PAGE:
Bouncing During Touchdown Bouncing During Touchdown

   When the airplane contacts the ground with a sharp impact as the result of an improper attitude or an excessive rate of sink, it tends to "bounce" back into the air. Though the airplane's tires and shock struts provide some springing action, the airplane does not bounce as does a rubber ball. Instead, it rebounds into the air because the wing's angle of attack was abruptly increased, producing a sudden addition of lift (Fig. 10-4).

   The abrupt change in angle of attack is the result of inertia instantly forcing the airplane's tail downward when the main wheels contact the ground sharply. The severity of the "bounce" depends on the airspeed at the moment of contact and the degree to which the angle of attack or pitch attitude was increased.

   Since a bounce occurs when the airplane makes contact with the ground before the proper touchdown attitude is attained, it is almost invariably accompanied by the application of excessive back elevator pressure. This is usually the result of the pilot realizing too late that the airplane is not in the proper attitude and attempting to establish it just as the second touchdown occurs.

   The corrective action for a bounce is the same as for ballooning and similarly depends on its severity. When it is very slight and there is no extreme change in the airplane's pitch attitude, a followup landing may be executed by applying sufficient power to cushion the subsequent touchdown, and smoothly adjusting the pitch to the proper touchdown attitude.

   In the event a very slight bounce is encountered while landing with a crosswind, crosswind correction must be maintained while the next touchdown is made. Remember that since the subsequent touchdown will be made at a slower airspeed, the upwind wing will have to be lowered even further to compensate for drift.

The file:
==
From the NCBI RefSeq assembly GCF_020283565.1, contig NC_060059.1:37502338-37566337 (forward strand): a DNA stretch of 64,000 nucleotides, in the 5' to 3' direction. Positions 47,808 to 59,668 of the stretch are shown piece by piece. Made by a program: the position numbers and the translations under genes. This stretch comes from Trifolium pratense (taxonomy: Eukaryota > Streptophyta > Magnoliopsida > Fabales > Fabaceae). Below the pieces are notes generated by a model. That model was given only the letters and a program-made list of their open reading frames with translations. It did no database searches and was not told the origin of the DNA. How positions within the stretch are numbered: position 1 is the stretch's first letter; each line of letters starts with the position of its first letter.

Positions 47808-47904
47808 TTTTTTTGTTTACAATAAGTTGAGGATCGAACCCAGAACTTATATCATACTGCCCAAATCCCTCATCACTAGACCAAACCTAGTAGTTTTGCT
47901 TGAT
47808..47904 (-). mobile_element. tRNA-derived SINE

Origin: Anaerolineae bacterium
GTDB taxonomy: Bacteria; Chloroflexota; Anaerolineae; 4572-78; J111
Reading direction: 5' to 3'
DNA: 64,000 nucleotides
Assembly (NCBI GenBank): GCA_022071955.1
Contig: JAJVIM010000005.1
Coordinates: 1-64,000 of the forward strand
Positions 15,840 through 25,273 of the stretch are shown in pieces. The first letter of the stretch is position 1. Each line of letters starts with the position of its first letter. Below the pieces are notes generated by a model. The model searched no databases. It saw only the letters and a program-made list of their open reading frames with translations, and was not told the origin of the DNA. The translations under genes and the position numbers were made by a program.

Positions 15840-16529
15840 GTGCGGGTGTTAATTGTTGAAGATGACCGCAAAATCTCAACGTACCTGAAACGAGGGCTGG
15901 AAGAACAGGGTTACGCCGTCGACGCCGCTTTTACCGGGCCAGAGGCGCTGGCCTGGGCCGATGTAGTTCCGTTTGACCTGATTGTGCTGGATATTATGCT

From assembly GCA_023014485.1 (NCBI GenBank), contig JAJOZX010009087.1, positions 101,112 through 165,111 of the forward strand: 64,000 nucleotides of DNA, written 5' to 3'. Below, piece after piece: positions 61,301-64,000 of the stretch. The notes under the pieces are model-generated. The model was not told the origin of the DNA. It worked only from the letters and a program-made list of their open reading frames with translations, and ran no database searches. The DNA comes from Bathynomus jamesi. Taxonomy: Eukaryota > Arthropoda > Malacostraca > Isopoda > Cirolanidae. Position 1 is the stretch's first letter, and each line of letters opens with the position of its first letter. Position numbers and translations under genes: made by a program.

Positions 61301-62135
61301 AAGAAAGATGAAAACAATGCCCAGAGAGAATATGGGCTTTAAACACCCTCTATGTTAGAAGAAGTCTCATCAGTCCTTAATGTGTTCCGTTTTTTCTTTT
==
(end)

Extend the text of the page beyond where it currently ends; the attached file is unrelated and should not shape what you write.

When a bounce is severe, the safest procedure is to EXECUTE A GO-AROUND IMMEDIATELY. No attempt to salvage the landing should be made. Full power should be applied while simultaneously maintaining directional control, and lowering the nose to a safe climb attitude. The go-around procedure should be continued even though the airplane may descend and another bounce may be encountered. It would be extremely foolish to attempt a landing from a bad bounce since airspeed diminishes very rapidly in the nose high attitude and a stall may occur before a subsequent touchdown could be made.

   Extreme caution and alertness must be exercised any time a bounce occurs, but particularly when there is a crosswind. The crosswind correction will almost invariably be released by inexperienced pilots when the airplane bounces. When one main wheel of the airplane strikes the runway, the other wheel will touch down immediately afterwards, and the wings will become level. Then, with no crosswind correction as the airplane bounces, the wind will cause the airplane to roll with the wind, thus exposing even more surface to the crosswind and drifting the airplane more rapidly.